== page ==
General Assembly hall at UN Headquarters in New York. Credit: United Nations

A look back on the United Nations General Assembly and the importance of international governance

By Michael Enright

Writer Michael Enright reflects on the role of the 2023 UN general assembly in international relations.

Although the 78th session of the United Nations General Assembly ended on 30 September, it is key to look back on the lessons learnt, as 193 countries met to debate the pressing issues of the 21st century. Discussion on international governmental reform, global security, the environment, and health dominated the three weeks-long session. However, it may be said that these discussions will not create change without the cooperation of individual member states.

The United Nations general assembly—or UNGA—is the highest policy making organ of the United Nations. Consisting of all 193 member states, the body elects a new general secretary, as well as new non-permanent members of the Security Council. It also has purview over the UN budget. Furthermore, it holds discussions on and makes policy recommendations for its member states. A key point is the UN does not make binding policies but rather recommendations. Therefore, resolutions and declarations produced by the UNGA are only able to hold soft power influence over heads of state.

Environmental destruction and an increase in global instability has made the need for effective international governance ever more pertinent. António Guterres, UN general secretary highlighted this, noting the “world is becoming unhinged” in his opening speech. He went on further to discuss the failures of international governments in preventing these crises with Guterres affirming that the UN will “reform or rupture”. This theme was continued throughout the debates, notably by Mia Mottley—prime minister of Barbados—in an emotive speech, which warned the UNGA against being “too late” to combat the global issues faced today.

Recommendations were consistently made for reform, especially for the Security Council. One of the principal organs of the United Nations, the institution is gridlocked by the veto powers of its five permanent members, also referred to as the P5. Zelensky highlighted that without reform, the Security Council could not defend member states from aggressors, one of its key aims. Although no permanent changes were made, clearly UN reform should be moved up the policy agenda due to distinct inequalities in global governance.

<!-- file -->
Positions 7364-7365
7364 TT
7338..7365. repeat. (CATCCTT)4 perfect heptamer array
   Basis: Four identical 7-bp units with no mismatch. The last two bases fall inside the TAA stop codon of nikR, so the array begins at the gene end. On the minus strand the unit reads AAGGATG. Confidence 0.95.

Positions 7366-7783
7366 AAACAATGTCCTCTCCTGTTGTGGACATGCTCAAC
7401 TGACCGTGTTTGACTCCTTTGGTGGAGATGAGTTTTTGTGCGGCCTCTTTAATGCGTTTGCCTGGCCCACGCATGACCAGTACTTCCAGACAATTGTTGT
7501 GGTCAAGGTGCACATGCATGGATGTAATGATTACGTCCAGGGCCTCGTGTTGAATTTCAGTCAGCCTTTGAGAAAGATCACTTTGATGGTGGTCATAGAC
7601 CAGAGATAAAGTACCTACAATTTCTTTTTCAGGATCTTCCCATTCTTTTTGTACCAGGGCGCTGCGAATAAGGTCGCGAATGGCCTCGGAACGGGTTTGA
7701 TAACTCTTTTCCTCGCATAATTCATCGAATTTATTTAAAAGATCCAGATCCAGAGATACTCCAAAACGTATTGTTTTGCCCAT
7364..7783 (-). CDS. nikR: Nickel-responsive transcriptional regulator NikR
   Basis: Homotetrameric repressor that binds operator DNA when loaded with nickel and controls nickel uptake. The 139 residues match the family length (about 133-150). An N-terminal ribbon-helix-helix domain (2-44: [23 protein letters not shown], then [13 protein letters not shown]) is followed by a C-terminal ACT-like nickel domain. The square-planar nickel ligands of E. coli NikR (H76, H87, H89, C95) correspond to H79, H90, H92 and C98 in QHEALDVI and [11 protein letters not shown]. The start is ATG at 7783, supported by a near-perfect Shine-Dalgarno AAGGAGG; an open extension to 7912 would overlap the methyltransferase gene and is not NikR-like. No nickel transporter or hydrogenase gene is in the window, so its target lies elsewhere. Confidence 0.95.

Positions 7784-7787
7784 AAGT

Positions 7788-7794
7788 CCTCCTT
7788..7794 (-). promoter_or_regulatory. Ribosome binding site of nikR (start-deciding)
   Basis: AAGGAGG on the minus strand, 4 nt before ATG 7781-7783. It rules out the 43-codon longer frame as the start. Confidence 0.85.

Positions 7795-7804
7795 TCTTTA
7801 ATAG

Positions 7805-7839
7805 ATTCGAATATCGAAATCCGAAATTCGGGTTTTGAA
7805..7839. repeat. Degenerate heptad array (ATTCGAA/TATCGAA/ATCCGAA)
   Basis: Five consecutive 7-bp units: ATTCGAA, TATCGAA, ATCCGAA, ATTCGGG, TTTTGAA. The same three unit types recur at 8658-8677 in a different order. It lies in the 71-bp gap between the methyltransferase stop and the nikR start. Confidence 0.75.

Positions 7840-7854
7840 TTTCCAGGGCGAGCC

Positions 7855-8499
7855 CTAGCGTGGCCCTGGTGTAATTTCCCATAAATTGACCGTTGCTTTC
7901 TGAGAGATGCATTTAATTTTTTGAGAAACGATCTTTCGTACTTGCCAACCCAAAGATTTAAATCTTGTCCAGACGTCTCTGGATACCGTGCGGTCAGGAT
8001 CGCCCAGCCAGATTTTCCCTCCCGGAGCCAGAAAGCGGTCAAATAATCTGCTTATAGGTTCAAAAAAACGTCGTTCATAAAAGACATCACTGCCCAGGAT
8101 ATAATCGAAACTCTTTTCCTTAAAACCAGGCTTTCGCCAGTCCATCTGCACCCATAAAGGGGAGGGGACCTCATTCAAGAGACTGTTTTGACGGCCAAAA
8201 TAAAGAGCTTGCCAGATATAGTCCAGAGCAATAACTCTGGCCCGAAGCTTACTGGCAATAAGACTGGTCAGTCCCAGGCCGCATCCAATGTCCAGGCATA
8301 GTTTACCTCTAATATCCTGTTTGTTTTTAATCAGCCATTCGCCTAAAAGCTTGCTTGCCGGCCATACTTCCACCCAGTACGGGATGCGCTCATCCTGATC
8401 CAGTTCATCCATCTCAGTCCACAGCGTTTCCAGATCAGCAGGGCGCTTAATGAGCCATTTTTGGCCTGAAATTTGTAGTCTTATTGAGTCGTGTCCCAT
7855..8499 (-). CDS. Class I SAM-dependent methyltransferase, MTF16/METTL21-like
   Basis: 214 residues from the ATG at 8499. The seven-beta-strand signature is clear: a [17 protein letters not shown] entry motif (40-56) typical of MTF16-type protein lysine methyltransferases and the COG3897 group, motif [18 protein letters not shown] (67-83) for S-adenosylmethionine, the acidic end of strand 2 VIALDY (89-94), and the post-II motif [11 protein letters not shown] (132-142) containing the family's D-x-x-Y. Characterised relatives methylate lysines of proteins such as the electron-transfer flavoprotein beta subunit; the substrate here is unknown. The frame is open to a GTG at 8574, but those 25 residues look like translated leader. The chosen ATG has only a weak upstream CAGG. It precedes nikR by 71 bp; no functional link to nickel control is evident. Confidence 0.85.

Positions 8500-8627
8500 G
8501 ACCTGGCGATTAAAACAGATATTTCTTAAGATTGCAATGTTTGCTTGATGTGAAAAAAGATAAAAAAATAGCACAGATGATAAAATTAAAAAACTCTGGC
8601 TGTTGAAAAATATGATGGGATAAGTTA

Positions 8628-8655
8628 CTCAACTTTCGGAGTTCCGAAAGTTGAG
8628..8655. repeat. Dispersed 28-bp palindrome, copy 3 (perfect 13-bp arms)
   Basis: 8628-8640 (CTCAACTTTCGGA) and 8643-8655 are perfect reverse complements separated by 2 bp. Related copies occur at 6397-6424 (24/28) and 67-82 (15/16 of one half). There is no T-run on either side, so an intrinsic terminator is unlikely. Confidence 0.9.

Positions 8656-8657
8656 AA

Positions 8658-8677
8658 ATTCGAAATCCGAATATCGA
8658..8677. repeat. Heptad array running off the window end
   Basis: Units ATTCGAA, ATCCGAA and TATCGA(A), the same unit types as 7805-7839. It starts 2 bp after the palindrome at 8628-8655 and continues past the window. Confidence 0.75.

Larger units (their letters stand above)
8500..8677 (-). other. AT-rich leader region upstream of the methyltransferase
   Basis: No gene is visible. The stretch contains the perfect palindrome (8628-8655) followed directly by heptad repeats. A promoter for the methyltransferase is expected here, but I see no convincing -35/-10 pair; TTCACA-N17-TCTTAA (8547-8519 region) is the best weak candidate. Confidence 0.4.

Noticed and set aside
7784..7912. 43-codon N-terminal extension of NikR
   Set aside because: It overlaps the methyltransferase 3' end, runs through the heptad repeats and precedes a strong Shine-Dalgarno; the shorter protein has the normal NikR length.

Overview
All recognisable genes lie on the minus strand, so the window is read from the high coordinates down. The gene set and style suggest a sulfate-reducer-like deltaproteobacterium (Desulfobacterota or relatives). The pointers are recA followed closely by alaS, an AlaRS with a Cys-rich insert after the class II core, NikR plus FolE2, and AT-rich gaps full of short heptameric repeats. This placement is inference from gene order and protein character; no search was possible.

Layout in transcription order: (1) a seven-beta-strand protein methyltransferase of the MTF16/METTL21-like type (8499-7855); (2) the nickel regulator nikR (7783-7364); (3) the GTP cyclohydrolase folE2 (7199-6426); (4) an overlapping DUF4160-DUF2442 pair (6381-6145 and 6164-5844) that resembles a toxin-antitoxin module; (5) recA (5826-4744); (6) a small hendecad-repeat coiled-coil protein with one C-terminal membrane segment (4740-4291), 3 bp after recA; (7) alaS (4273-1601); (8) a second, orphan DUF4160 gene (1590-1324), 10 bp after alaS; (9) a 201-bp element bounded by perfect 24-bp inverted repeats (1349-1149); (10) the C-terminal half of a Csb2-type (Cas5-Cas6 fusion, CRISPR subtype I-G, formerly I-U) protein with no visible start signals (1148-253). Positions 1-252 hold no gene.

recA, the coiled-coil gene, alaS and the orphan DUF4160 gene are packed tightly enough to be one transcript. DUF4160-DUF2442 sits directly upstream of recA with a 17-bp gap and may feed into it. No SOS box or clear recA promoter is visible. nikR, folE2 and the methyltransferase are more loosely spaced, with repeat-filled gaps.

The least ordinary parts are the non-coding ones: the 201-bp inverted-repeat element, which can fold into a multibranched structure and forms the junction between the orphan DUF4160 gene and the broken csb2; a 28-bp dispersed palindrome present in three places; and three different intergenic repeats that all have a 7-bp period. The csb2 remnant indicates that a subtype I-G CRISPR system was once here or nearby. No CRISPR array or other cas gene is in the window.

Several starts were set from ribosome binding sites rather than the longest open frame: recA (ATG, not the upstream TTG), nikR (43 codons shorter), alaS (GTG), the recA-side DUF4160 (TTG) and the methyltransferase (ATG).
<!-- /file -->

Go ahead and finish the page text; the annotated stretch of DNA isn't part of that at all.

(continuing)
Sustainable development was also a key part of the session. Rhetoric for dramatic increases of international development is nothing new, the same cries were heard in 2015 with the establishment of the ‘2030 agenda’, in which, the UNGA was able to outline 17 sustainable development goals (SDG’s) as a universal call to action in order to end poverty, protect the planet, and ensure that by 2030 all people enjoy peace and prosperity. 8 years on from this agenda, and less than 15% of its targets are on track, with most backsliding. However, this year a ‘rescue plan’ for the SDGs was put forward by the UN that would ‘accelerate’ action to achieve the goals. Adopted as a declaration of the UNGA, the plan outlines a financial overhaul of development aid, including an annual stimulus of at least $500 billion toward SDGs, mainly paid for by the G20 countries. However, without the co-operation of member states the policies will falter, since it requires a large increase in aid spending from G20 countries, which are already failing to meet their current aid targets.

The UNGA is not unimportant: it offers a vital forum of discussion, where the voice of every country is at least legislatively equal. However, its ability as a policymaking institution is reliant on individual member state co-operation. This is still the case for its 78th session, although new and invaluable voices have been raised it remains to be seen whether the international community will listen.


Share this story

Follow us online

Notify of

Inline Feedbacks
View all comments